In an Instagram video, Alan Titchmarsh says, ‘Leave them to flop like that for six weeks after flowering. That allows the sunlight to get in there and photosynthesise through the leaves, make food and send it down to the bulb for next year’s flowers.’

If you do choose to remove the foliage earlier than that, you will find that next year’s daffodil crop includes fewer flowers. Not only that, but they’ll most likely be smaller, too.

Pale daffodils and crocuses growing from bulbs in grass

(Image credit: Future PLC/Leigh Clapp Photography)

So, keep the foliage in place and give it a boost with some much-needed TLC. Steve says, ‘I recommend continuing to fertilise and water (if required) your daffodils even after the flowers have faded, but while the foliage is still green. This is because it will help top up the plant's energy reserves in order to prepare for next year's blooms. Once the foliage has yellowed and has started dying back, you should stop watering and fertilising it as it no longer needs it.’

At this point, you can finally cut the foliage back to ground level if you want to, and you can do this with secateurs or garden scissors.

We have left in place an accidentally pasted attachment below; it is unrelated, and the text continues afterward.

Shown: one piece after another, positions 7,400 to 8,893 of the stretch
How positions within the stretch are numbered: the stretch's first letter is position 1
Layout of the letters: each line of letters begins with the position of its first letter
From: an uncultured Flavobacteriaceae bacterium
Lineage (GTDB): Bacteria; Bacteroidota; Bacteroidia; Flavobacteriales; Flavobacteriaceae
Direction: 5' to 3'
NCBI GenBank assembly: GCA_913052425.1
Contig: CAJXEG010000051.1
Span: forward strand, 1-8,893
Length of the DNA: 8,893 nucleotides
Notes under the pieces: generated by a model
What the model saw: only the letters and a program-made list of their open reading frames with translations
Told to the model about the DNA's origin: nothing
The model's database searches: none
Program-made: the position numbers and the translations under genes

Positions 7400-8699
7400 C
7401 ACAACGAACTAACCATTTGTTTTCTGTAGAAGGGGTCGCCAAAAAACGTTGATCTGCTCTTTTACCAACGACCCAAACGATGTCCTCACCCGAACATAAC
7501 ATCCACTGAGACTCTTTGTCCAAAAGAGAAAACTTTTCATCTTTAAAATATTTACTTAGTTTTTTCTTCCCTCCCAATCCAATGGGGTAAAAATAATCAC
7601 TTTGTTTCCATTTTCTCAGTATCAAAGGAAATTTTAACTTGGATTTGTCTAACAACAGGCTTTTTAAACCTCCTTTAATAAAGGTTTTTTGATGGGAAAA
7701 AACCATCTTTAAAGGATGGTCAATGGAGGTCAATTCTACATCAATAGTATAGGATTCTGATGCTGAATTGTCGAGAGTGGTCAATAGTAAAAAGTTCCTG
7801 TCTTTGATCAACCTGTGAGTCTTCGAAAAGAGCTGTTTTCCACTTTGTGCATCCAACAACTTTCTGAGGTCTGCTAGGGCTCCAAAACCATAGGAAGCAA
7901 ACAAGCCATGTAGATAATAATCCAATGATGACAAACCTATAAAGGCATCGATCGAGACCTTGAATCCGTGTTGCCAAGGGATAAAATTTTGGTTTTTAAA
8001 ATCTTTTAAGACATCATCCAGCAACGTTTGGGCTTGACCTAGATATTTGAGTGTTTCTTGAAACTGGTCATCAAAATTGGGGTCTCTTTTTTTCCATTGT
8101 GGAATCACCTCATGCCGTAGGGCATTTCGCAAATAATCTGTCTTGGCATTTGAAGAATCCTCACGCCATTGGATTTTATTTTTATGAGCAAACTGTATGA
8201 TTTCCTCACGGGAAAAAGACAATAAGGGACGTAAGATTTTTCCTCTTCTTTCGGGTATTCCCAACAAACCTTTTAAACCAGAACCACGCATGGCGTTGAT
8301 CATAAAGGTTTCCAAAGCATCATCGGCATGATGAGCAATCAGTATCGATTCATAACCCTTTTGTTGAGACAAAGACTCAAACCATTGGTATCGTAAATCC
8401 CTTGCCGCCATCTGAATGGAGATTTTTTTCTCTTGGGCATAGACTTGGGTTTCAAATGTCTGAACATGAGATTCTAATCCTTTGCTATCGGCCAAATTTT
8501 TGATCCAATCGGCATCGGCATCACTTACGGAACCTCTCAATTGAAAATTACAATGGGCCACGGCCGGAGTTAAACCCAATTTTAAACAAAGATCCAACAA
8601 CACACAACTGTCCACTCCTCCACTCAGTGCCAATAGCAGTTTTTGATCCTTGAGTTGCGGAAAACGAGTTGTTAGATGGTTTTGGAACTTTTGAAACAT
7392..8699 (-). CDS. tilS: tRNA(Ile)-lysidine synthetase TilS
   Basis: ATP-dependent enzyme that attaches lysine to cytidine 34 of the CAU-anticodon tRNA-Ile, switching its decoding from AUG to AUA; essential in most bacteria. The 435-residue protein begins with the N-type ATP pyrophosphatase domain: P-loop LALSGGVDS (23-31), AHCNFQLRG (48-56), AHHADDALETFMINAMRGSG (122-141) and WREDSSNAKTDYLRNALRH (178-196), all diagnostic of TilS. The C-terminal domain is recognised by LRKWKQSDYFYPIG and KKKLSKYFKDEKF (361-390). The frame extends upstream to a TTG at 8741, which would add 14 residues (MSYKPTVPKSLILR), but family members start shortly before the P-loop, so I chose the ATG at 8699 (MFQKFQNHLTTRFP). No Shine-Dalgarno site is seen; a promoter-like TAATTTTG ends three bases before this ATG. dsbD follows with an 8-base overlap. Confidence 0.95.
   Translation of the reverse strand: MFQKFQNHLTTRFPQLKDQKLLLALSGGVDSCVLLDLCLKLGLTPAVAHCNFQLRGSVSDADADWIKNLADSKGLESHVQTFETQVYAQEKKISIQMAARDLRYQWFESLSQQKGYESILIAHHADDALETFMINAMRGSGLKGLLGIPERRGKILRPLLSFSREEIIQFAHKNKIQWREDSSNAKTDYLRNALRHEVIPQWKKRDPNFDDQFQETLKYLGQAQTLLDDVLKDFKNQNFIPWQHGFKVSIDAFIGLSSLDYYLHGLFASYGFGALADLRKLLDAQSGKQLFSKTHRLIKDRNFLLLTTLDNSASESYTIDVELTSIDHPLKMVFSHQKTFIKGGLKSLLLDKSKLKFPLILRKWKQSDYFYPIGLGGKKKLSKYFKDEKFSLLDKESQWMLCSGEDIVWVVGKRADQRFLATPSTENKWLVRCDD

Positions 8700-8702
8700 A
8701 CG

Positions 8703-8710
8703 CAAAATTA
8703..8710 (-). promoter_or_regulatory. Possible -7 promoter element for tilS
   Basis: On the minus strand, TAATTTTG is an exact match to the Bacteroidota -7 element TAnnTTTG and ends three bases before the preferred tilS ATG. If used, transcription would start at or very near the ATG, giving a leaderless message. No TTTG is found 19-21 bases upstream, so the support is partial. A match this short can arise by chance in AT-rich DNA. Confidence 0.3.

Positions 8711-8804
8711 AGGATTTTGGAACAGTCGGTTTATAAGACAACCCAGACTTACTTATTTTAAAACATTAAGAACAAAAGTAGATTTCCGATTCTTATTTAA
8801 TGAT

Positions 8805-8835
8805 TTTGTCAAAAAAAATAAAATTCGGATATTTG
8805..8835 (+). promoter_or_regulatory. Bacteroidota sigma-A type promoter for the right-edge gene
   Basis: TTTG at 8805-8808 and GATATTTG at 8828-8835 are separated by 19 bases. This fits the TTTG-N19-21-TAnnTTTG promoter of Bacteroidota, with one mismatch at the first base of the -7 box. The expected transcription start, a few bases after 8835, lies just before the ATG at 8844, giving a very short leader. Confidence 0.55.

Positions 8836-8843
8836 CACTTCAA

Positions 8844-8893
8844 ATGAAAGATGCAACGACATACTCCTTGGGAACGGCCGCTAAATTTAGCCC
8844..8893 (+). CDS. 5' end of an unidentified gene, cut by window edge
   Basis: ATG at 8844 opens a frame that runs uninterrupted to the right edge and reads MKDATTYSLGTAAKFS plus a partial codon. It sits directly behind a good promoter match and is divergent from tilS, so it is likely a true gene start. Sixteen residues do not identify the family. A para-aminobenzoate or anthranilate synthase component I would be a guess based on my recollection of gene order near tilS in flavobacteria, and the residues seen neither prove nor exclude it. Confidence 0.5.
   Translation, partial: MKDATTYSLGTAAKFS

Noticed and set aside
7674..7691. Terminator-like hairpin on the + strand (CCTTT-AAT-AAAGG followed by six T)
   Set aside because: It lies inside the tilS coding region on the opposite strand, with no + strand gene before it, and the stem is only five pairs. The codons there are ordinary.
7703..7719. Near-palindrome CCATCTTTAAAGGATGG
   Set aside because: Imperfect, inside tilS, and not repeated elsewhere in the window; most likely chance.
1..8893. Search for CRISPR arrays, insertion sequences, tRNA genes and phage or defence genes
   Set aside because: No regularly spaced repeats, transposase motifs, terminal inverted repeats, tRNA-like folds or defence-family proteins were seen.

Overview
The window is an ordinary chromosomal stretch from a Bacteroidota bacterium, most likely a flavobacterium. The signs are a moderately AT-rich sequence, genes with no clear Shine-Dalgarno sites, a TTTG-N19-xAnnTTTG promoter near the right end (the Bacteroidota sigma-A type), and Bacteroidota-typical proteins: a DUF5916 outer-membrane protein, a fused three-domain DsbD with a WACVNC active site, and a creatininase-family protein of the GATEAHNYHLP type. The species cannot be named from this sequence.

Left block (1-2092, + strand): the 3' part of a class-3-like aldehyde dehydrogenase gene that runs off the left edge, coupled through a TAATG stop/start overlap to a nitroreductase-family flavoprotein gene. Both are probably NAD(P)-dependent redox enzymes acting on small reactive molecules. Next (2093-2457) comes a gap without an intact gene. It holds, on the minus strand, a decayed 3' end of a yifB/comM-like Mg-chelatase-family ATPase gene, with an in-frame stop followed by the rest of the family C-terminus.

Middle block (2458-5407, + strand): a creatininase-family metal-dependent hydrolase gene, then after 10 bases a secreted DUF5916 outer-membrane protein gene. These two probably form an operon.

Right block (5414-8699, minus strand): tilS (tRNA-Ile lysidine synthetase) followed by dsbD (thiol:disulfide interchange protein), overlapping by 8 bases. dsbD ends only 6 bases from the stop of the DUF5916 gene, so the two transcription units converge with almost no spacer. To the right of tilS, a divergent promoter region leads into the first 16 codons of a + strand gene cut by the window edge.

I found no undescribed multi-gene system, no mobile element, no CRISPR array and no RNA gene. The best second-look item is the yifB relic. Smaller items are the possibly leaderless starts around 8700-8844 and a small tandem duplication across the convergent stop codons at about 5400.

Then, you need to decide what you want to do about the daffodil bulbs. You can leave them in place or dig them up and store them somewhere dry, like in a hessian bag.

Budget Seeds' gardening expert, Craig Morley, explains, ‘You can leave the bulbs in the ground where they are, and they should grow back annually. You can dig the bulbs up to move them elsewhere if you wish, or temporarily move them so you can plant something else in that spot for summer.’

‘If you are leaving the bulbs in the ground, ensure that they do not get too wet through overwatering or heavy rainfall, as this may cause them to rot.’

So, the choice is yours. 

Headshot of gardening expert Steve Chilton
Steve Chilton

Steve is a passionate and knowledgeable garden expert with several years of experience within the field and has developed strong expertise for all things nature and plants. Steve is a keen educator and loves to share this knowledge with others. He strives to simplify complex garden practices and encourage eco-friendly gardening.

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What should you do when daffodils have finished flowering?